GAZING TOWARD CHRISTINE BLASEY FORD’S FORMER PLACE OF EMPLOYMENT
After turning back the clock
I rise at five because my body says it’s six.
waits at the door and I follow her outside, feel the dark
enter me. Black brew filling a tankard.
I keep hearing we’re made of star dust. Instead
maybe we are dark matter, that mysterious force
people keep searching for.
Where I live the stars are lavish on a clear night
but it’s the chilly emptiness that flows
in and out of me
as I breathe. Heart, lungs, blood—
nothing inside me has ever seen light,
all parts tick blind inside their skin casing.
Behind me, coiled springs of dried wisteria pods
explode like grenades, seeds spray like autumn buckshot,
Doppler past my ears.
I once stood in a tomb along the Nile, gazing up
at a painting of Nut, ancient goddess stretched across the sky,
her body full of stars—
she kept hidden from her sun-god husband. Imagine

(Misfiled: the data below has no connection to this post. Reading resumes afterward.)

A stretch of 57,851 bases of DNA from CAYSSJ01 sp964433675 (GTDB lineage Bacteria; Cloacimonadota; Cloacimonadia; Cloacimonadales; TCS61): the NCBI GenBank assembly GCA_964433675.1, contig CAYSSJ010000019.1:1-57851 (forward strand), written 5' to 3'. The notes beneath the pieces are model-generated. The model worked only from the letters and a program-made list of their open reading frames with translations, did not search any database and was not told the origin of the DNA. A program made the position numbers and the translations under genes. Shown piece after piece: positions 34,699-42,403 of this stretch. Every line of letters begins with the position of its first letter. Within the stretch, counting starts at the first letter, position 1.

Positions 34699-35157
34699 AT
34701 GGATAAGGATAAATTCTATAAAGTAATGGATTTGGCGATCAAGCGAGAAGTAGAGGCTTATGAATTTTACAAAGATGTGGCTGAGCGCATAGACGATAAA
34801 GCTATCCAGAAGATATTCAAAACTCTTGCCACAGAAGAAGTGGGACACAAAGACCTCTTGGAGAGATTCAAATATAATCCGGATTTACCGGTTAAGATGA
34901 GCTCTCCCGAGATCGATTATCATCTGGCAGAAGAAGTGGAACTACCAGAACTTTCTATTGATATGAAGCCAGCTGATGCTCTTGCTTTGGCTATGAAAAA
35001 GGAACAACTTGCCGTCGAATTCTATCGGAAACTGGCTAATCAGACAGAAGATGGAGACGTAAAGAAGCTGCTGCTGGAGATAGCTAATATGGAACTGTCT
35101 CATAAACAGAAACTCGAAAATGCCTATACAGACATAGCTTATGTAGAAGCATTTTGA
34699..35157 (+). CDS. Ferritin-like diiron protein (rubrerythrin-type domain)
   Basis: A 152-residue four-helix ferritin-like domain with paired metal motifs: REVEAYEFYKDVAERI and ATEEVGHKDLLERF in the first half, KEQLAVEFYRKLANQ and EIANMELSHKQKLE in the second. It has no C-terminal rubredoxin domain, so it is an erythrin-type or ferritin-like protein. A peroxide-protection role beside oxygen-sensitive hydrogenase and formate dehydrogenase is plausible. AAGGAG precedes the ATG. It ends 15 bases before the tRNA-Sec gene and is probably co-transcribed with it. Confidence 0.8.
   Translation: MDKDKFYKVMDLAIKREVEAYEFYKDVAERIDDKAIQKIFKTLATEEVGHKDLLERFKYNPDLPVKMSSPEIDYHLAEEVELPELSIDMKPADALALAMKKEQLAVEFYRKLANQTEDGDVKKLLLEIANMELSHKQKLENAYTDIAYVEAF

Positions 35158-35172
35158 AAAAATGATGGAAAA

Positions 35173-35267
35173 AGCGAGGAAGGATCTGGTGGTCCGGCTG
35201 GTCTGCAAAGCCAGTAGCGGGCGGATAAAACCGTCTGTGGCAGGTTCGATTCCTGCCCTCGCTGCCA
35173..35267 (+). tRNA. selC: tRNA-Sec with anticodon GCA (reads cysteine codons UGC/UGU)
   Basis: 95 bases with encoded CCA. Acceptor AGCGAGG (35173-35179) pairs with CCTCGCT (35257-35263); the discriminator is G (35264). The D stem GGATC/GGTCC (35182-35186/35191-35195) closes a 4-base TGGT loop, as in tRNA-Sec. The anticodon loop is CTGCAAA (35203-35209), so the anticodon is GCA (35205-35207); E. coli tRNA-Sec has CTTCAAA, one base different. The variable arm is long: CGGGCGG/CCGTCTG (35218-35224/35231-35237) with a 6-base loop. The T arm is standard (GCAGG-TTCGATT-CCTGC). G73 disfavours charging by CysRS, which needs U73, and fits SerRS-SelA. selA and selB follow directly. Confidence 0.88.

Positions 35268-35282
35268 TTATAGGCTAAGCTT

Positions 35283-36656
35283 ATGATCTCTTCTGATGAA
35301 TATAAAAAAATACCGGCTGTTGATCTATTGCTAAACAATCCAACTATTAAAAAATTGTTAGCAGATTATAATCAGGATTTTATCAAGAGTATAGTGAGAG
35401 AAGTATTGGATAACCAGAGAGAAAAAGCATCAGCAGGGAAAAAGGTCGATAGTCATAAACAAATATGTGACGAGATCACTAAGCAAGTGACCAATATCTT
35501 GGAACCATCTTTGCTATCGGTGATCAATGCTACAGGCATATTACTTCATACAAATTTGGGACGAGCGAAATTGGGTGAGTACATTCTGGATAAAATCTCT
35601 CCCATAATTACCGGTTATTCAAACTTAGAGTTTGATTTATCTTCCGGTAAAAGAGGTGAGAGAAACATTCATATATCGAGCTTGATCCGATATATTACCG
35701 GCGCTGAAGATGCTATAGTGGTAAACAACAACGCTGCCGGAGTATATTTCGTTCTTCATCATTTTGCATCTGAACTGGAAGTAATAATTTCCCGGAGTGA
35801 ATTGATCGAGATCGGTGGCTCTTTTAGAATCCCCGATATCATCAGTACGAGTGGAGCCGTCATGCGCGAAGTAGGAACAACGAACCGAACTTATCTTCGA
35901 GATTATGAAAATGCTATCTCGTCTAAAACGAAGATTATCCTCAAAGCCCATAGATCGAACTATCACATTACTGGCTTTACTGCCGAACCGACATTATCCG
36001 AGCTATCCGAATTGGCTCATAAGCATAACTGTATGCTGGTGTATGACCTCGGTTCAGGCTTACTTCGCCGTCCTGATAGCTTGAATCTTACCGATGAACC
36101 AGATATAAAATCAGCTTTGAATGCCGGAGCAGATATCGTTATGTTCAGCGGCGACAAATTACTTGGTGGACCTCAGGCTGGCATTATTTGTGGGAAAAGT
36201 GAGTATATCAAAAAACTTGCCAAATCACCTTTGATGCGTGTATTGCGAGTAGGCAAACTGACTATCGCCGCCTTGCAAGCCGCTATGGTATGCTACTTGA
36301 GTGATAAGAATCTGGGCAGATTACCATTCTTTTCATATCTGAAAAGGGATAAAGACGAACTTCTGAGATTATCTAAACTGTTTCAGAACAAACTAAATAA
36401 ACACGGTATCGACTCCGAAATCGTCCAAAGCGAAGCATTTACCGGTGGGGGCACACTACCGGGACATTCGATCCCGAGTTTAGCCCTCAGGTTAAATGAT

having a belly of light, a mind of phosphor.
It’s mating season for the great horned owls.
Three or four of them call from the pines,
burr the night with black velvet.
Somewhere deep below the mountains, the sun swims
toward the surface, dragging the so-called scales
of Libra on its long line.
For now, Virgo touches the horizon—naked, winged,
brandishing a palm frond, the planet Mars lodged
in her left hip socket.
From the dark hills in the foreground, one too-bright light
shines gamely from an empty parking lot.
As if a light could keep anyone safe,
I tell myself. But I keep standing there, listening for the dog
scruffling in the dark, waiting for a touch
of vermillion to lip the sky.
published in Menacing Hedge, Volume 10.02, Fall 2020